Three for the Road
QUOTE OF THE DAY
"You don't get to choose how you're going to die or when. You can only decide how you're going to live." -Joan Baez
STAT OF THE DAY
Atlantic City's casino revenue fell below $3 billion last year for the first time in 22 years, as increasing competition in the northeastern U.S. continued to shrink the market. New figures showed the city's casinos won $2.86 billion in 2013, down from just over $3 billion in 2012. It marked the seventh straight year of plunging gambling revenue. (AP)
Risk Managed Long Term Investing for Pros
Hedgeye CEO Keith McCullough handpicks the “best of the best” long and short ideas delivered to him by our team of over 30 research analysts across myriad sectors.
“Come to me, that I may give your flesh to the birds…”
Allegedly, that’s what Goliath said to David, before taking a sling-shot rock to the melon – and dying, epically, in front of his fans circa 1000 BC. It probably felt something like how Captain Top Caller of the US stock market has felt now, for a year. #Boom
I got the quote from reading the 1st fifteen pages of Malcolm Gladwell’s latest pop culture book, David and Goliath. I’m only a third of the way through the book, but it gets pretty underwhelming after that. Malcolm’s bullish momentum has slowed.
“Should I play by the rules or follow my own instincts? Should I persevere or give up? Should I strike back or forgive?” (David and Goliath, pg 5). Irrespective of how the rest of his book goes, Gladwell’s opening questions spoke to me. In the arena that is Wall Street I’m a fighter, not a lover. Failing in front of my growing family and firm is not an option. I need to constantly evolve.
Back to the Global Macro Grind…
Are there hard coded rules to risk management? Or should you have none and just trade on your emotions? Should we spend our days striking back at Mr. Macro Market’s real-time signals, or embrace them?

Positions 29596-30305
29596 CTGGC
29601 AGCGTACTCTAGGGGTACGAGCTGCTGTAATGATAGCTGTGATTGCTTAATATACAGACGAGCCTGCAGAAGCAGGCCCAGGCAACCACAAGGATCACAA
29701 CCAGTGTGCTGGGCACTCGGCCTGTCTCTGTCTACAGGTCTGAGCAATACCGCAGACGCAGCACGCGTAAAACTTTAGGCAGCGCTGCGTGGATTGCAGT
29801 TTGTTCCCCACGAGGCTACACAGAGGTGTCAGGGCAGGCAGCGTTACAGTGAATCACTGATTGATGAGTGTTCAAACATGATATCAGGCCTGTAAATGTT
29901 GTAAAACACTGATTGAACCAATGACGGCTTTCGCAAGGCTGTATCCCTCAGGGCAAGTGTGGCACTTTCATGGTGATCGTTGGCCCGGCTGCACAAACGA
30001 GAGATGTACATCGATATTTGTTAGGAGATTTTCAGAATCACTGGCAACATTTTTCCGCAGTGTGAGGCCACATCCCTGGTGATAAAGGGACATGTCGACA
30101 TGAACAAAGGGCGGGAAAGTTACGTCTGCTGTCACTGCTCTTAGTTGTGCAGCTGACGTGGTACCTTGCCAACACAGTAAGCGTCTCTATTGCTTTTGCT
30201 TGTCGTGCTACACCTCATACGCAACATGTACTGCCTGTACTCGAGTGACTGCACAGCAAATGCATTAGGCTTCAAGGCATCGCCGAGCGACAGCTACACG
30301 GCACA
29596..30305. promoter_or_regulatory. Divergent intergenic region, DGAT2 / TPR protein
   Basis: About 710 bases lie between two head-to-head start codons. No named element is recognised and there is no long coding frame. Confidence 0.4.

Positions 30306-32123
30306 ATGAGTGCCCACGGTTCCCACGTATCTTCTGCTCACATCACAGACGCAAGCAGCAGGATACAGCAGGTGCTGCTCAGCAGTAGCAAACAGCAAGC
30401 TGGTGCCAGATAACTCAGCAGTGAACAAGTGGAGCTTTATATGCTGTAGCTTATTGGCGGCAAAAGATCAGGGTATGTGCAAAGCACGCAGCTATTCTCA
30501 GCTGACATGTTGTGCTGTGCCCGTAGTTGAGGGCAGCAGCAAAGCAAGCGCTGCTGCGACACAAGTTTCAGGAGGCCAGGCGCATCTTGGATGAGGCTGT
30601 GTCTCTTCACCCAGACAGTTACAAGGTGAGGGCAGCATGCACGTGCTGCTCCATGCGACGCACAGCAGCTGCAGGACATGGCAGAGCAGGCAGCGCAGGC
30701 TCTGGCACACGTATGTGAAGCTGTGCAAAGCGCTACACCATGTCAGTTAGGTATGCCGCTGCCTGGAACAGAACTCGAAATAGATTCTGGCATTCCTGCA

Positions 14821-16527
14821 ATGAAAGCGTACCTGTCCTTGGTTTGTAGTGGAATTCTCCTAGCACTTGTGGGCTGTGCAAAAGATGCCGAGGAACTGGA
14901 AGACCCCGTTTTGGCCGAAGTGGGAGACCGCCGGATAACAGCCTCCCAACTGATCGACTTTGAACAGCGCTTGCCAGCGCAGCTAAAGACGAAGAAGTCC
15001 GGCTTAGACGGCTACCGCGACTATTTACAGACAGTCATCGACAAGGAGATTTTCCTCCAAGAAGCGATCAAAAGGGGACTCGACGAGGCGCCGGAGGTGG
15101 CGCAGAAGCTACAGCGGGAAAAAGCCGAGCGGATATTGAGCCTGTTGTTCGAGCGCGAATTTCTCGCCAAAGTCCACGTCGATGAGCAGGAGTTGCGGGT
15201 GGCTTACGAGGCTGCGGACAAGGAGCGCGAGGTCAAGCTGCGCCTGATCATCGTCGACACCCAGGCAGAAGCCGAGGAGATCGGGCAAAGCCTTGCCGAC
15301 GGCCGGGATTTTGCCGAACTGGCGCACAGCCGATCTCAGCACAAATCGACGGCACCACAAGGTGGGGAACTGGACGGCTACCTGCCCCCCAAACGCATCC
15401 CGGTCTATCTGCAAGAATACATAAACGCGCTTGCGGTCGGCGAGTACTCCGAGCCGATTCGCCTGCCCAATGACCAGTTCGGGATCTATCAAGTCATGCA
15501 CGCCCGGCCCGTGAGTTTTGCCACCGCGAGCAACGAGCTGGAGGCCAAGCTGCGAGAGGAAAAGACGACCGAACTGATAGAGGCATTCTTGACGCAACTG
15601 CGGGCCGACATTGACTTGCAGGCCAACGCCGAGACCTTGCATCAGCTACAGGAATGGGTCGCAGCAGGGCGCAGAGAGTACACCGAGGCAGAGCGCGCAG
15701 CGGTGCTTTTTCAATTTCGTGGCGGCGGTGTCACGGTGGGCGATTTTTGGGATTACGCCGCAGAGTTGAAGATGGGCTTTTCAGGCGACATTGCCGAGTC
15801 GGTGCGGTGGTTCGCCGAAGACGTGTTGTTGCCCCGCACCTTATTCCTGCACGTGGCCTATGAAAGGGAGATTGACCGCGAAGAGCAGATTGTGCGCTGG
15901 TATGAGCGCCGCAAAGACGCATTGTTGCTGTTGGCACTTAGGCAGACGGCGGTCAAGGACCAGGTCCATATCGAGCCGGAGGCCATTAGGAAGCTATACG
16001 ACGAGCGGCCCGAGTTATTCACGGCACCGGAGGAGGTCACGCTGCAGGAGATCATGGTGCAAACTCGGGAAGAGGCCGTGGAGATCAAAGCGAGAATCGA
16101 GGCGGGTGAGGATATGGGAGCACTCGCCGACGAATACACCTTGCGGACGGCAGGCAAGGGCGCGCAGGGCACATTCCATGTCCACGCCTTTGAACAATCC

“When he first sees David, his first reaction is to be insulted, when he should be terrified. He seems oblivious of what’s happening around him.” (David and Goliath, pg 13) So, don’t be Goliath (especially if Mr. Macro’s real name is David; he’s everywhere).
I am just Mucker. I don’t tell the market to come to me. The market tells me where to go. And while I can be prickly and moody about it sometimes, I eventually obey.
BREAKING: “SP500 Has Year’s Biggest Gain On Retail Sales, Mergers” –Bloomberg
But, but… yesterday’s headline (the aforementioned one and it are still side by side in the “Most Popular” (most read) of Bloomberg.com) said “SP500 Falls Most Since November Amid Valuation Concern.”
So which one is it? *hint (neither)
Macro markets don’t move that way. That’s because there usually is no single factor model (like “valuation”) that saves you from having to do the real work. That’s what macro is – history, math, and behavioral – and it’s one hell of a grind.
Not to pick on one of the Goliaths of financial market “news”, but US Retail Sales actually slowed, sequentially, to 0.2% in yesterday’s report – and that’s in line with the shift we have been calling for here in the USA as:
1. US Consumption Growth Slows from its Q313 sequential highs
2. US Inflation Expectations Rise from their Q413 sequential lows
Macro is obviously multi-duration and multi-factor, but focusing on the big stuff (Growth and Inflation) matters more than someone’s qualitative view about why someone failed at Brown (Gladwell’s book) or a magic multiple for stocks (Old Wall).